To grasp the profound political resonance of such scenes is to glimpse the expressive power movies retain in Iran, one reason why the nation’s filmmaking has been so vital in recent years. The cultural forces that would reduce public life — especially that of women — to monochrome and darkness Makhmalbaf brands as enemies not just of color, but of life. Thus he, in allowing women the brightest of nomadic colors, in giving their faces ample closeups, and especially in narrating this story of romantic desire from a female perspective — all elements that push the bounds of permissibility in Iran — gives his poem the sharpest of polemical points. (After nearly a year in official limbo, Gabbeh was recently released in Iran, reportedly with the express approval of the Ayatollah.) Yet it must also be noted that the same point stings both East and West: characteristically, his argument against fundamentalist morbidity is just as damning when turned on Hollywood’s sleek, mechanized death culture.

That should be kept in mind when inspecting the aesthetic traces of his philosophic journey. Significantly, Makhmalbaf avoids the temptation of replacing the authoritarianism of mullahs with that of the (artfilm) market, as would have happened if he’d simply shifted his allegiances, so to speak, from Qom to Cannes; in various senses, his artistic humanism remains distinctly Eastern, which in certain benign ways translates as anti-Western, or at least deliberately, meaningfully non-Western. Whereas Kurosawa’s Rashomon famously opened the West’s eyes to Asia partly by fragmenting the singular narrative viewpoint, Gabbeh takes the same tendency further, implicitly fracturing various orthodoxies (Iranian religious like Western filmic) as it does. Indeed, the most striking formal thing about the film is also the most oddly disorienting when you first see it: there seems to be this constant, subtle shifting in what this is about and who is telling it and where we are.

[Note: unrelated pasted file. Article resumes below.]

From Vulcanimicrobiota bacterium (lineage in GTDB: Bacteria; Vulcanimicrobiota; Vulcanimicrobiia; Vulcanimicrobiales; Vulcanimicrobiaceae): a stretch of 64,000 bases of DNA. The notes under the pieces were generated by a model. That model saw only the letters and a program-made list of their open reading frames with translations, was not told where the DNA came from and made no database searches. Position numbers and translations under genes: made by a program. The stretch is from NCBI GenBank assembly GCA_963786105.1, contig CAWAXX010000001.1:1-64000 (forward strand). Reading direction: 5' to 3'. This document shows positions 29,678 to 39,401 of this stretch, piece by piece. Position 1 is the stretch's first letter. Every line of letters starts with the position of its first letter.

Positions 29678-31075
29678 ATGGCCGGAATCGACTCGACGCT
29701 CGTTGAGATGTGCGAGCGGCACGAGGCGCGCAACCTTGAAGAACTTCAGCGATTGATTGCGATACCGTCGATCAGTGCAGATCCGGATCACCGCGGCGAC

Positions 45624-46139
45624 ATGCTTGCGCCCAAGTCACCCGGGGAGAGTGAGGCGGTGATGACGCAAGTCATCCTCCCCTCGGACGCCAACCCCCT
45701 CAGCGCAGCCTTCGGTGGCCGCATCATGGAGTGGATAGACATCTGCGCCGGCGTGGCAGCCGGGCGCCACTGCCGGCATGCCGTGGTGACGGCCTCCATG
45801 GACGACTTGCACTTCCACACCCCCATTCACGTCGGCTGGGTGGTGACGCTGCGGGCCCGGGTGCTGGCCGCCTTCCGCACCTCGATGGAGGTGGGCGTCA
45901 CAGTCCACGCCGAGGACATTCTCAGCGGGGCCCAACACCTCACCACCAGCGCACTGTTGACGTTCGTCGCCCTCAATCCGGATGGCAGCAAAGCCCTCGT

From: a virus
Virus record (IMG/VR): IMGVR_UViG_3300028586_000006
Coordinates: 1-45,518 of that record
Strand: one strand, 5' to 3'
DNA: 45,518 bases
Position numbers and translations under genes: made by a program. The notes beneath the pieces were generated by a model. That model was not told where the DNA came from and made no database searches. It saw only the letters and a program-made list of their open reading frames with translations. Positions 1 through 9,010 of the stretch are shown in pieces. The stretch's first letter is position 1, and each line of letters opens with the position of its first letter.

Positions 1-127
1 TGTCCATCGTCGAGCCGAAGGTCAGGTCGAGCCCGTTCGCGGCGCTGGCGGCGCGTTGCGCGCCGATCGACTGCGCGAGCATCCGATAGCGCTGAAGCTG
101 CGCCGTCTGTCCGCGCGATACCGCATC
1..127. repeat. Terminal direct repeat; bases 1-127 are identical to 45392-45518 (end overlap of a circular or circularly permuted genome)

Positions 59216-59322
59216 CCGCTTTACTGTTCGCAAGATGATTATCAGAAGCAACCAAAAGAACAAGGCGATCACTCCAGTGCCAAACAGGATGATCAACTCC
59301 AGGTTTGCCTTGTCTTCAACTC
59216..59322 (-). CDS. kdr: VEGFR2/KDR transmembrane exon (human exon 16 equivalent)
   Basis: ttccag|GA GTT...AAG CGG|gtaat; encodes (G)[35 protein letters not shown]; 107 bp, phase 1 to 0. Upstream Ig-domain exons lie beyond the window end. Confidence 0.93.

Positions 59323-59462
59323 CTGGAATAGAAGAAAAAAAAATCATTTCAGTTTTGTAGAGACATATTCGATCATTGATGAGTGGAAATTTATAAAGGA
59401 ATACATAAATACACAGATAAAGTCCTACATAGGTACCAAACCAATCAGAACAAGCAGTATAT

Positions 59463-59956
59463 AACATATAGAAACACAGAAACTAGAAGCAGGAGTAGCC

Only our oversophisticated inattention to film language, perhaps, leaves us unamazed when that initial god’s-eye view of a waterborne gabbeh becomes a human-level drama of two old people arguing, and then a carpet turns into a girl in blue whose story takes us to a place where, among other wonders, an elusive uncle suddenly appears and delivers a magical-realist lecture on color to children in a tent. The effect here is one of spiraling, densely meshed, endlessly mutating narrative viewpoints and voices that recurrently alter our perspective on time and place and truth, in a pattern as intricate as intersecting tides or (of course) the warp and weft of a gabbeh. And as for the source of such dynamic designs, there’s not only the latter analogue to consider, and beyond that the innumerable precedents and parallels to be found in oral storytelling and Eastern literary tradition — there’s also a less obvious figure of inspiration and symbolic example: Einstein.